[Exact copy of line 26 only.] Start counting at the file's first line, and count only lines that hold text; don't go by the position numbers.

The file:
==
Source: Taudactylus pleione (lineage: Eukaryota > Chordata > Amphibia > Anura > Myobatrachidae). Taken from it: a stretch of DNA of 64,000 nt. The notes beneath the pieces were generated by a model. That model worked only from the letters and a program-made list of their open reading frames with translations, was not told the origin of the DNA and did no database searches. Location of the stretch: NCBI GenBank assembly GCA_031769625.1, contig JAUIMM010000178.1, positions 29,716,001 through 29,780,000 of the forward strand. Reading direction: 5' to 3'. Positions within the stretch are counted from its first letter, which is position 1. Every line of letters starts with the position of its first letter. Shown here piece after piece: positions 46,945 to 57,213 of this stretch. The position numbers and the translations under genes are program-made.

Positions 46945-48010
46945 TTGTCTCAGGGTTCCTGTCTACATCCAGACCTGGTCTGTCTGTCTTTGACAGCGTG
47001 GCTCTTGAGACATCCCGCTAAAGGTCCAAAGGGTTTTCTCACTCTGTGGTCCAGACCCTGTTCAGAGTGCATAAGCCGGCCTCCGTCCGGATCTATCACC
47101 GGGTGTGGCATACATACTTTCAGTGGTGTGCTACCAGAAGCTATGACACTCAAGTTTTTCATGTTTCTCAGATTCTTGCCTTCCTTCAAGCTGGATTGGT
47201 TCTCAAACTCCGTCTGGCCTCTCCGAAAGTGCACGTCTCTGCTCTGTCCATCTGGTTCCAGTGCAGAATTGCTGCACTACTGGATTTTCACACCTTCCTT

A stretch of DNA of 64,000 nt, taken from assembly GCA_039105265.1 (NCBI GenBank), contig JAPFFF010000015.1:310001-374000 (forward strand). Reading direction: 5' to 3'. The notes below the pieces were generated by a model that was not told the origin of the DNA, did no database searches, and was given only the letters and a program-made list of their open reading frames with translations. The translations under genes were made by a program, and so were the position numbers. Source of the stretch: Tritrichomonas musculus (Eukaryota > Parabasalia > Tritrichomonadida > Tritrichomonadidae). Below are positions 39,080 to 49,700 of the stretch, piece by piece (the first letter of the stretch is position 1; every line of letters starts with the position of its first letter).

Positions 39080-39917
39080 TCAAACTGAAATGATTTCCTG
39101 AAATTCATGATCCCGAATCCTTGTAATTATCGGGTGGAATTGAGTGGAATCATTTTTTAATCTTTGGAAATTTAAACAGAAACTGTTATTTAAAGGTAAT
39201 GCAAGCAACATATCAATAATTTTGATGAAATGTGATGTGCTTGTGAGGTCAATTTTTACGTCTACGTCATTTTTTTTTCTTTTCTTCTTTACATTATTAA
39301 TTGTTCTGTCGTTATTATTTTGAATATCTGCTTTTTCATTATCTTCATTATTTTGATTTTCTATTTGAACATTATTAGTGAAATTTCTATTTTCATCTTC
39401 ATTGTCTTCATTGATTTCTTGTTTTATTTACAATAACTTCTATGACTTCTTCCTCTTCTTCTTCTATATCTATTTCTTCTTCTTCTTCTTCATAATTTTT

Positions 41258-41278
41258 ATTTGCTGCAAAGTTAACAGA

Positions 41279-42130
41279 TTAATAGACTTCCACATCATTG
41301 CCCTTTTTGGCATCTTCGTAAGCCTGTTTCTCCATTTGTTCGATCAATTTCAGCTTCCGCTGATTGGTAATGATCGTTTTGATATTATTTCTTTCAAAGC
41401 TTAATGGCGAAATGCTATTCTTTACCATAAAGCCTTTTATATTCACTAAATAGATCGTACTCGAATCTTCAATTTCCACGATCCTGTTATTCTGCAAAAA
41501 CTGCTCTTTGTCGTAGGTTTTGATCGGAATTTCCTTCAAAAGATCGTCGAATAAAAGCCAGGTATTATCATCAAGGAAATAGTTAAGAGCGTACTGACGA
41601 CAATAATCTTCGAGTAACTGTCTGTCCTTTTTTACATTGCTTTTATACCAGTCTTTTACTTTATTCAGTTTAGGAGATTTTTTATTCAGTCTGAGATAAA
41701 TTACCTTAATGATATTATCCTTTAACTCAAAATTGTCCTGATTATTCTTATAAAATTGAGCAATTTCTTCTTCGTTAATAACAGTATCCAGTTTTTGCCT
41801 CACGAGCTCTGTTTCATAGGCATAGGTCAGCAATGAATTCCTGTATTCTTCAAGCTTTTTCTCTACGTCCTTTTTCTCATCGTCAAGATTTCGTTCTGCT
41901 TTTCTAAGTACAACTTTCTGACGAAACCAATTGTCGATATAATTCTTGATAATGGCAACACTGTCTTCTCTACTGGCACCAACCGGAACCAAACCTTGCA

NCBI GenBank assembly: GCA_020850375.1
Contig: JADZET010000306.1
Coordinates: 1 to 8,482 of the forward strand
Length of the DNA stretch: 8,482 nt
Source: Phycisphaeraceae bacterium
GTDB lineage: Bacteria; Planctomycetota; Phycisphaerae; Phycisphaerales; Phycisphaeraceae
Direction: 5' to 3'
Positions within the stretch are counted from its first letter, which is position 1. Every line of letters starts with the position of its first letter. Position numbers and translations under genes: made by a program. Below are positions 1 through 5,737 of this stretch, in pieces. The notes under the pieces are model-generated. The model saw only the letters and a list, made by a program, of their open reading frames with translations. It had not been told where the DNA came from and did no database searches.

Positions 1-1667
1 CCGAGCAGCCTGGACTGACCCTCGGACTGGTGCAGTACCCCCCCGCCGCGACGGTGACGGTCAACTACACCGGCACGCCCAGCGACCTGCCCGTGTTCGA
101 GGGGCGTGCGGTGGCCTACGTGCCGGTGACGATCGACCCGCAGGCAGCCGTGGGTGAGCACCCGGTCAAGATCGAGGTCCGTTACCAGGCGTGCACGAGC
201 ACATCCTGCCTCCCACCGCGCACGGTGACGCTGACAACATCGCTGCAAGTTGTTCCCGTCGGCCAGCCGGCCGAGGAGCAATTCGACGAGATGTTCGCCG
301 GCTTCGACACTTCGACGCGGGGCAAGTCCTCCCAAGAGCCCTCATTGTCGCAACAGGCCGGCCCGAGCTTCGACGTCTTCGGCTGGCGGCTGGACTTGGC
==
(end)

Contig: JADZET010000306.1